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Source: University of Canterbury – statements

25 November 2020

Decades of work aimed at improving children’s learning success and wellbeing has earned Professor Gail Gillon the University of Canterbury’s (UC) highest research honour.

  • Professor Gail Gillon (Ngai Tahu iwi), founding Director of the UC Child Wellbeing Research Institute and an international leader in the area of children’s speech, language and early literacy development, is the winner of the UC 2020 Research Medal.

Decades of work aimed at improving children’s learning success and wellbeing has earned Professor Gail Gillon the University of Canterbury’s (UC) highest research honour. 

Professor Gillon (Ngai Tahu iwi) is the winner of the UC 2020 Research Medal, awarded by the University Council in recognition of a sustained record of research excellence.

She is the Founding Director of the UC Child Wellbeing Research Institute and is an international leader in the area of children’s speech, language and early literacy development.

Learning to read and communicate well are fundamental skills for a child’s educational success.  Professor Gillon says her focus is on effective and culturally responsive practices that help all children achieve in their literacy learning.

Her expertise is in understanding the relationship between spoken and written language development and the importance of phonological awareness (awareness of individual sounds, or phonemes, in words), to reading and spelling development.

Her successful intervention trials in phonological processing skills for children with dyslexia and children with speech difficulties have received international acclaim.

“I’ve always had a passion for ensuring all children experience early literacy success. Research that helps inform policies to reduce the current inequities that we know exist in our New Zealand education system is vitally important,” Professor Gillon says.

Her team’s work is focused on the science of reading and translating research findings into practical ways that teachers, speech language therapists, reading specialists and whānau can advance children’s literacy learning.  

Their research has led to creation of the Better Start Literacy Approach, a programme currently being implemented in a number of junior school classrooms around New Zealand.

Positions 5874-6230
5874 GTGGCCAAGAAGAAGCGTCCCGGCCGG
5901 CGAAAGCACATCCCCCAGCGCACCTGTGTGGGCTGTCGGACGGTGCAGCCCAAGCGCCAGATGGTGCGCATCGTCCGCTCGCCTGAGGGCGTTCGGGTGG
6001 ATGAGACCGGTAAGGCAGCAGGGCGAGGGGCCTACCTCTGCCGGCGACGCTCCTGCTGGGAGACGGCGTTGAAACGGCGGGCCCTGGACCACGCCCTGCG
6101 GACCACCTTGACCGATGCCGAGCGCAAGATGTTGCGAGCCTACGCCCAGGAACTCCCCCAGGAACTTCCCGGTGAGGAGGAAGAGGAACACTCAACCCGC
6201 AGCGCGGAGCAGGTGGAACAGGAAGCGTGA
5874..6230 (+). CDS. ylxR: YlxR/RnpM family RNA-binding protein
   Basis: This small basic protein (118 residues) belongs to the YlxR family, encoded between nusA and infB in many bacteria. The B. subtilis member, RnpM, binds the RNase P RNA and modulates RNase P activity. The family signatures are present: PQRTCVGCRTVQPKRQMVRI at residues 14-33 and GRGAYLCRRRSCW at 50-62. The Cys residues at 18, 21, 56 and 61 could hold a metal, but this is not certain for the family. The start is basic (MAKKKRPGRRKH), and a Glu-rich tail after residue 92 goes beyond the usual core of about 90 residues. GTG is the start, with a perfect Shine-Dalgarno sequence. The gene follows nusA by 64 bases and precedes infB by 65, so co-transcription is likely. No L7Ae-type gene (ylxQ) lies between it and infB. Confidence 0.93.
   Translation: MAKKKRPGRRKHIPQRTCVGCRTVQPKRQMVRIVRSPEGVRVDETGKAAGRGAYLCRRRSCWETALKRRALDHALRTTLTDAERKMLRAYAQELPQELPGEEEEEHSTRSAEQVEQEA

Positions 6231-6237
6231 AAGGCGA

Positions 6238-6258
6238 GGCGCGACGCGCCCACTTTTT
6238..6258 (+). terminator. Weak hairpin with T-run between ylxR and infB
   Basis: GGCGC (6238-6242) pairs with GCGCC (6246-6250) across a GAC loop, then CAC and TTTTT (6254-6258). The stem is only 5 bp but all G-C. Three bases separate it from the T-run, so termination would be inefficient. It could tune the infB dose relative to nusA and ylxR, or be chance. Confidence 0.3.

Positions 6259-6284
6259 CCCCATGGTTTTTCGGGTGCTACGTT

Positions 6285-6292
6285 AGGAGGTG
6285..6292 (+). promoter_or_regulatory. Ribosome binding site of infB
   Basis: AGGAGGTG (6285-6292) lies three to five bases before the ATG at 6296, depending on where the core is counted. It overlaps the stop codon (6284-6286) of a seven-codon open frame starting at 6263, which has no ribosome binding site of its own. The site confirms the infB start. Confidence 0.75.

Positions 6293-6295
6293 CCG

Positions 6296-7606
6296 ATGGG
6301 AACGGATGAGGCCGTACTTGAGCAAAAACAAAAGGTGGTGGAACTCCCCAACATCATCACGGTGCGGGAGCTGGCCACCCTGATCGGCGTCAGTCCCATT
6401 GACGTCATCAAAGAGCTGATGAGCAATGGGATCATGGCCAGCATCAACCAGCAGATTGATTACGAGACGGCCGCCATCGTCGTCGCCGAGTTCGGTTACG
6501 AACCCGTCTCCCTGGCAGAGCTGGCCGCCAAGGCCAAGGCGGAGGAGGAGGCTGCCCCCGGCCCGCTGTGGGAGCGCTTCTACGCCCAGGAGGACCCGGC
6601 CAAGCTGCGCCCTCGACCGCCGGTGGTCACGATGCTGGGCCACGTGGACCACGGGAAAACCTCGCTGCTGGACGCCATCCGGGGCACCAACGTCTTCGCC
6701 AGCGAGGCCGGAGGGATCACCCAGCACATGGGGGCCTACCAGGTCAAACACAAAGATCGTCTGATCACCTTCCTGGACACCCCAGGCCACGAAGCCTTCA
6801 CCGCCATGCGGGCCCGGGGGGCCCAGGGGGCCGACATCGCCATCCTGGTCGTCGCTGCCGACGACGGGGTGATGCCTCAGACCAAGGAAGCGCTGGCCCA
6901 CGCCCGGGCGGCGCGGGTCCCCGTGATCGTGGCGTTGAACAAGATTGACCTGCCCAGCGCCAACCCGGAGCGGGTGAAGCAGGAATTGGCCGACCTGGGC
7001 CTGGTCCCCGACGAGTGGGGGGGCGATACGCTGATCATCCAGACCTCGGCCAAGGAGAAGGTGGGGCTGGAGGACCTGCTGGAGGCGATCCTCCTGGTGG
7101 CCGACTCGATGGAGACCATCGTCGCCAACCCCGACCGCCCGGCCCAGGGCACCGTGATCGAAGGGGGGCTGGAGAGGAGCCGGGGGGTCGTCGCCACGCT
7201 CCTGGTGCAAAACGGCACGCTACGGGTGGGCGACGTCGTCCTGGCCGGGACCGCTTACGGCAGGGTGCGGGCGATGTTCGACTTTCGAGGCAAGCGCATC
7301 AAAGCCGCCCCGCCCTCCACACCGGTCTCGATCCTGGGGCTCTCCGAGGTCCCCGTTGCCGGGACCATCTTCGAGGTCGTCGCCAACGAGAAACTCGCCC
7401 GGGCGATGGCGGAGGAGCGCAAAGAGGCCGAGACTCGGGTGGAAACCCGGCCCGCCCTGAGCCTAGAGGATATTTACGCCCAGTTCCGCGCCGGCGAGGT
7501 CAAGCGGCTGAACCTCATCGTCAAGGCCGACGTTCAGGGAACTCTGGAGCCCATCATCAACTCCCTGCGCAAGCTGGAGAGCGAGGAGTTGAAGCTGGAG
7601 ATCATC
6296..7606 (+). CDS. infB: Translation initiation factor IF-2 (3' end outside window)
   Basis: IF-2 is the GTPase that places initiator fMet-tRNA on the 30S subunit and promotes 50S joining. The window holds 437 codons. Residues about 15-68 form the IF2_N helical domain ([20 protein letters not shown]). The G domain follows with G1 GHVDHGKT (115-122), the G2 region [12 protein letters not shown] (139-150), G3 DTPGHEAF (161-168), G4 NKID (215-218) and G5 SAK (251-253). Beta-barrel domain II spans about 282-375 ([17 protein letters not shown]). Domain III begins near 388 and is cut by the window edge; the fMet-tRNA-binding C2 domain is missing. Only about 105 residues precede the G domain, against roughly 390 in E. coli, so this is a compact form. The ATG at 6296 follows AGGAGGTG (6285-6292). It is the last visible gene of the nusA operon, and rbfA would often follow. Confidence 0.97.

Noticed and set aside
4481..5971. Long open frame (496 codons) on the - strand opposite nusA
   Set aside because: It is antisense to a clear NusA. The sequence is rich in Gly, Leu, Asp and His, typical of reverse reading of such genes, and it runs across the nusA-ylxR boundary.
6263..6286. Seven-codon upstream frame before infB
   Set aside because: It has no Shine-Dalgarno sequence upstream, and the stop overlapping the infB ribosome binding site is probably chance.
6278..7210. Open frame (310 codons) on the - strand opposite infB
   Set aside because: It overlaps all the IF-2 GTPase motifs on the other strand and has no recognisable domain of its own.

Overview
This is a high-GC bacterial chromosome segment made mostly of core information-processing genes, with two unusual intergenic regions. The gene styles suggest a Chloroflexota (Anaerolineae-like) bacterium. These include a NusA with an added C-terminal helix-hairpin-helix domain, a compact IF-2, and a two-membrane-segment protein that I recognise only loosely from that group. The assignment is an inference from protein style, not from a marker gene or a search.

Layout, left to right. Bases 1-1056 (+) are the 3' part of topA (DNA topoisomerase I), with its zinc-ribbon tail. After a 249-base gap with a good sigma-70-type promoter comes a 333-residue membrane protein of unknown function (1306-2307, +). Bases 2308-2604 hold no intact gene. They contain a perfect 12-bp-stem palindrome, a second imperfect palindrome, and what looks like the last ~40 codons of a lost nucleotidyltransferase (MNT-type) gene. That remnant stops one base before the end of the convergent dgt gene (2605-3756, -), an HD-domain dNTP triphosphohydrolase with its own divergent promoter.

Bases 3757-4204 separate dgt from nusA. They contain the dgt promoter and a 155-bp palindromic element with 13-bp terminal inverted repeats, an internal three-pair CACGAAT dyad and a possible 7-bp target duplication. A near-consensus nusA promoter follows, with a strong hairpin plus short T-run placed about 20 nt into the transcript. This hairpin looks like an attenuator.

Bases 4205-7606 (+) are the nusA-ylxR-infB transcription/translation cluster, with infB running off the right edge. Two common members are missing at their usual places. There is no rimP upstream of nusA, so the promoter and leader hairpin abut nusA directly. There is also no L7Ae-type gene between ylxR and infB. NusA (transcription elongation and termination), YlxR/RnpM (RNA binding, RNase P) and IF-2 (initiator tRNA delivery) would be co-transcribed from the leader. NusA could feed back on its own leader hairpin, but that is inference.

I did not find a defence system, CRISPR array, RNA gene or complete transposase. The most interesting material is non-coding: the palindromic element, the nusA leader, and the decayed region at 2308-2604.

Professor Gillon has also held significant leadership roles at UC and the award recognises her mentoring and support of many emerging researchers, colleagues and doctoral students. She has been a strong advocate for increasing Māori and Pasifika-led research.

She is also Deputy Director of the Better Start National Science Challenge E Tipu E Rea, a 10-year programme of research hosted by Auckland University which is focused on ensuring all young children have a successful start in life.

She says she feels proud and humbled to have been chosen for the award, knowing there are so many talented UC researchers.

“It’s an amazing recognition and I would like to gratefully acknowledge my talented research collaborators and practitioners that have supported my research endeavours.”

Professor Ian Wright, UC Deputy Vice-Chancellor (Research), says Professor Gillon is internationally recognised and has achieved an excellent record of high quality research.

“Professor Gillon is one of the outstanding scholars of her generation working on the early literacy and speech language domains of phonological awareness. Arguably, she is New Zealand’s most visible and reputed scholar in the early years’ language and literacy field, and continues to actively shape key debates and research direction within the discipline.”

  •  From 1 December the Child Wellbeing Research Institute is offering a free, online course through UCX called A Better Start to Reading. This is an introductory level course for parents, educators and students interested in supporting children’s early reading.

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MIL OSI